Parents are giving babies a variety of names

Published 8:09 am Tuesday, December 23, 2008

“Forrest. That’s a nice name.”

Thank you.

That same compliment seems to happen a lot lately for many parents.

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“(Insert name here). That’s a nice name.”

I suppose the conversation always has happened, so what I mean to say is that I like a lot of the child names I hear lately.

It seems many post-World War II children had the same standard names: Chris, Tom, Tim, Doug, Dan, John, Mark, Mike, Brian, Joe, Robert, Sarah, Linda, Nicole, Laura, Jennifer, Melissa, Lisa, Ann, Amy, Judy, Mary, Cari, Terry, Sheri, Barry, Larry, Gary, Steve.

Teachers in the second half of the 20th century had to deal with many students with the same names. My small-town class had three Dougs at one point. My Sunday school class had two Tims. He was I Timothy, and I was II Timothy. My mother switched her nickname spelling to Teri because there was a boy named Terry in her class.

But many grandparents had these interesting and unique names. I delivered the Des Moines Sunday Register on a motor route. I’d look on a county plat map and see farmers with names like Clarence, Ernest, Stanley, Melvin, Glenn, Elmer, Ernest, Floyd, Gilbert, Herman, Oscar, Duane, Dean, Roland, Leo, Lowell, Vernon, Warren, Felix, Kent.

Go to a church potluck and the women had names like Mabel, Esther, Agnes, Frances, Francine, Gwen, Alta, Marguerite, Virginia, Helen, Christine, Wanda, Doris, Dorothy, Eileen, Hazel, June, Eleanor, Ruby, Faye, Dixie, Velma, Eloise, Gretchen.

Sure, they still used common names, such as Robert, William, Charles, Jill, Carol and Susan, but it seemed babies born before the end of World War II were given a greater variety of names.

Look at my family. I have older or deceased relatives with names of Rudolph, Cecil, Chester, Walter, Naomi, Gladys, Mavis, Merlyn, Ardell, Phyllis, Darlene, Mildred, Wallace, Harry, Daisy, Norman, Otto, Nora, Violet, Elizabeth, Beulah, Fannie. The relatives more my age or my parents’ age have names of Thomas, Jeff, David, Kristin, Jennifer, Kelly, Emily, Michael, Scott, Dale, Matt, Brian, Diane, Michelle, Amy, Ryan, Cari. There are some less common names, such as Peder, Kara and Jocelyn, but you see the overall trend.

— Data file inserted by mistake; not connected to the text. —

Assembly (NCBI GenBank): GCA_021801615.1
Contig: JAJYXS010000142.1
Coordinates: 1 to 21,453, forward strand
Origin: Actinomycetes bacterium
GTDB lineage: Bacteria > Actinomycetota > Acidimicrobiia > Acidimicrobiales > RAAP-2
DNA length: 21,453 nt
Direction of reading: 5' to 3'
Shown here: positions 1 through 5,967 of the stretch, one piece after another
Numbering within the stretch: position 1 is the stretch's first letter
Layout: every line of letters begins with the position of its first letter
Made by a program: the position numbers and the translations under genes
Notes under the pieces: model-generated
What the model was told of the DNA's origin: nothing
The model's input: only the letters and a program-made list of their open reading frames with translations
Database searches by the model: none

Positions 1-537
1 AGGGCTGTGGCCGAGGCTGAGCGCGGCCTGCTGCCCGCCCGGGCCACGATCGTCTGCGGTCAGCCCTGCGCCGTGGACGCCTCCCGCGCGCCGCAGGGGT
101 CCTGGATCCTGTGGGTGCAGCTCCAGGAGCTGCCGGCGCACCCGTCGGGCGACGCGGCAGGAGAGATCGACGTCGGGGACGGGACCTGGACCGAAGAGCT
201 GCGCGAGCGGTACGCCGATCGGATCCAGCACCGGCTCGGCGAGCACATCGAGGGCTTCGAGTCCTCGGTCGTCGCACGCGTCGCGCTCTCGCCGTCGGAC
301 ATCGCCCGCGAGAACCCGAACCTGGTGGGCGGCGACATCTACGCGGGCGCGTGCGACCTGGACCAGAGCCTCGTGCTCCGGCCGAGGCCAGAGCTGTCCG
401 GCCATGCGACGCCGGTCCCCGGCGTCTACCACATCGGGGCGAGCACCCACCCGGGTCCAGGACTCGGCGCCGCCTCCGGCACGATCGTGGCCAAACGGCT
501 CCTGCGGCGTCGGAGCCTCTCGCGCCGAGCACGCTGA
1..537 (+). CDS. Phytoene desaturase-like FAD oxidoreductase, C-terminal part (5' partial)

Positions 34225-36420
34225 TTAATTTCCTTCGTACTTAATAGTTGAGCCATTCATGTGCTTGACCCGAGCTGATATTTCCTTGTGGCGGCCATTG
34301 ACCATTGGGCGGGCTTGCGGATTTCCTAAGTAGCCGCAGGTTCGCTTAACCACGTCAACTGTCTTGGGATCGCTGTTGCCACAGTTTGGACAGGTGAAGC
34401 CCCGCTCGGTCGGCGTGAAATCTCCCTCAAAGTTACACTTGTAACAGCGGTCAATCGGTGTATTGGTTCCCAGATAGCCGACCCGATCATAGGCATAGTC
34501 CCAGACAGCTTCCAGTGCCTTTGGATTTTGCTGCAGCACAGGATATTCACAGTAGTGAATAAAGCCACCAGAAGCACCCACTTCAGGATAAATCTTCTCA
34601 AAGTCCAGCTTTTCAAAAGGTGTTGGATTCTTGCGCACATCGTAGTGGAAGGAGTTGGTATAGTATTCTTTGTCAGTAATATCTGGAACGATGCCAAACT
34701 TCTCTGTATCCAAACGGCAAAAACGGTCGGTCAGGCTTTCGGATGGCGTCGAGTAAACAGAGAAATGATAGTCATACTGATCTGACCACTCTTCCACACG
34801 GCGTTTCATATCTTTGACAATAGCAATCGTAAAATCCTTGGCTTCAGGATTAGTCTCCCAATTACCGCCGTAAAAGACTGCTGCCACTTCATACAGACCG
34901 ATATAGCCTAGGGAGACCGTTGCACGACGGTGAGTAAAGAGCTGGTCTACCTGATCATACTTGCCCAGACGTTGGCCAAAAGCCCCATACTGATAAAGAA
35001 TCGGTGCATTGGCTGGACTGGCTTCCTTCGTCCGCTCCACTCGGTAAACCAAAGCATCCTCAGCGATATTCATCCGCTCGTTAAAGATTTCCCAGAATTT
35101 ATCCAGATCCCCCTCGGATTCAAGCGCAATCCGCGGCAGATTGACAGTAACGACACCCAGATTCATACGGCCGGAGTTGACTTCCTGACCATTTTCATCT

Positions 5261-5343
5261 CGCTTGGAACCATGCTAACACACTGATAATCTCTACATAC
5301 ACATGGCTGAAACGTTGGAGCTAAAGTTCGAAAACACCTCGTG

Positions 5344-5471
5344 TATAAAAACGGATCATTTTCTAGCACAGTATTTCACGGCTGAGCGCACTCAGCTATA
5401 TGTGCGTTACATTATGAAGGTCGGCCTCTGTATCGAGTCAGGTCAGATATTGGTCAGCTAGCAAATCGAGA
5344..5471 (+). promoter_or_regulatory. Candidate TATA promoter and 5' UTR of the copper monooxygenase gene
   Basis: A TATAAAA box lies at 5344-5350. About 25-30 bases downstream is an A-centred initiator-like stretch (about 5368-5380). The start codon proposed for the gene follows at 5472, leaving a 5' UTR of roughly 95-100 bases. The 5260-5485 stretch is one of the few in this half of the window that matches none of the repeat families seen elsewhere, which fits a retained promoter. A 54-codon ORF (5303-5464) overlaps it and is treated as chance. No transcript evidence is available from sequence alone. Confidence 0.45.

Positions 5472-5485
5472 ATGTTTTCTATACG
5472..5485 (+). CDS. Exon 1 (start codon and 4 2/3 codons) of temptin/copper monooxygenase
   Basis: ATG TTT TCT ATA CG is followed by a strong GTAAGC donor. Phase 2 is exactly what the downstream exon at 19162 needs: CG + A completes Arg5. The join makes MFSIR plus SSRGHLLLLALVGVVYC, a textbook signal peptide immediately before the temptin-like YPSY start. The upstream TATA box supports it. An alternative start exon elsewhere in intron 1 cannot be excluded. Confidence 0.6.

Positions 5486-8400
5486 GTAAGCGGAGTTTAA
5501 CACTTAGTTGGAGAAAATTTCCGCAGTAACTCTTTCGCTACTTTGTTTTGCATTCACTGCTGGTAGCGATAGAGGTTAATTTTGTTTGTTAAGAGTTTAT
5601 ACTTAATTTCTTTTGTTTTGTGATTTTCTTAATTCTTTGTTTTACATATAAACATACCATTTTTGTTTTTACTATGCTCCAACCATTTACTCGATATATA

My mother likes to say things go in cycles, and names prove that true. The younger age group of relatives has varied and less common names again: Forrest, Caitlin, Macy, Lauren, Karlee, Parker, Meadow, Jazmyn, Josi, Tara, Madelyn, Brody, Talia, Cole, Lucas, Maddox, Grace, Mya, Reagan. Sure, some are more common, such as Adam, Nick and Rebecca, but the trend is there.

It seems names of babies these days have greater variety, and I like it. When I meet a baby and ask the name and the mother says something that is distinctive and special — for instance, two baby girls of Tribune employees are Sophie and Jaelyn — it is easy to respond with “That’s a nice name.” When I was born, people probably said, “Oh, my friend just had a kid they named Tim,” or some off-the-cuff comment on the frequency of the name.

What’s different is the choice of names parents are using today aren’t the same as the parents of pre-World War II babies. Some are the same, sure, but many haven’t had this sort of popularity in a long time, if ever.

Like always, certain names are popular, but we are seeing more babies with names like Noah, Aiden, Elijah, Mason, Connor, Hunter, Carson, Grant, Peyton, Eli, Ashton, Logan, Drake, Dallas, Brendan, Grady, Graham, Davis, Lance, Reese, Jackson, Caleb, Chase, Diego, Dylan and Chloe, Abigail, Ava, Grace, Elsa, Brooke, Kaylee, Brandi, Mackenzie, Arianna, Faith, Megan, Haley, Makayla, Addison, Summer, Camila, Brianna, Sabrina, Sierra, Hope, Piper, Heaven, Chelsea, Jasmine.

What really is different these days is each and every name has about 14 spellings. Teachers are glad the kids don’t have all the same names anymore, but now they have a hard time keeping track of the crazy spellings.

OK, my sister’s name is Jocelyn. Mom liked common boy names and uncommon girl names. She was born in 1973. According to the Social Security Administration, Jocelyn was the 493rd most popular name for baby girls that year. Timothy was the 22nd most popular boy name.

In 2007, Jocelyn was the 50th most popular girl name. Timothy was the 100th most popular boy name. Her name has skyrocketed in popularity. It first made the top 1,000 in 1927.

Forrest, my son’s name, reached its high point in 1913 as a name for boys, coming in at 173rd. Its popularity waned until the mid-1980s. It leaped up to 217th in 1994, but then declined. “Forrest Gump” came out in 1994, so I suppose that explains it. It hasn’t made the top 1,000 since 2003.

That’s OK. If it’s cool to have an uncommon name these days, you want to be off the chart.

Here’s a surprise: Forrest as a name for girls — yes, it’s true! — reached its high point in 1890, at 890th. It last appeared in the top 1,000 girl names in 1907.

Tribune Managing Editor Tim Engstrom’s column appears every Tuesday.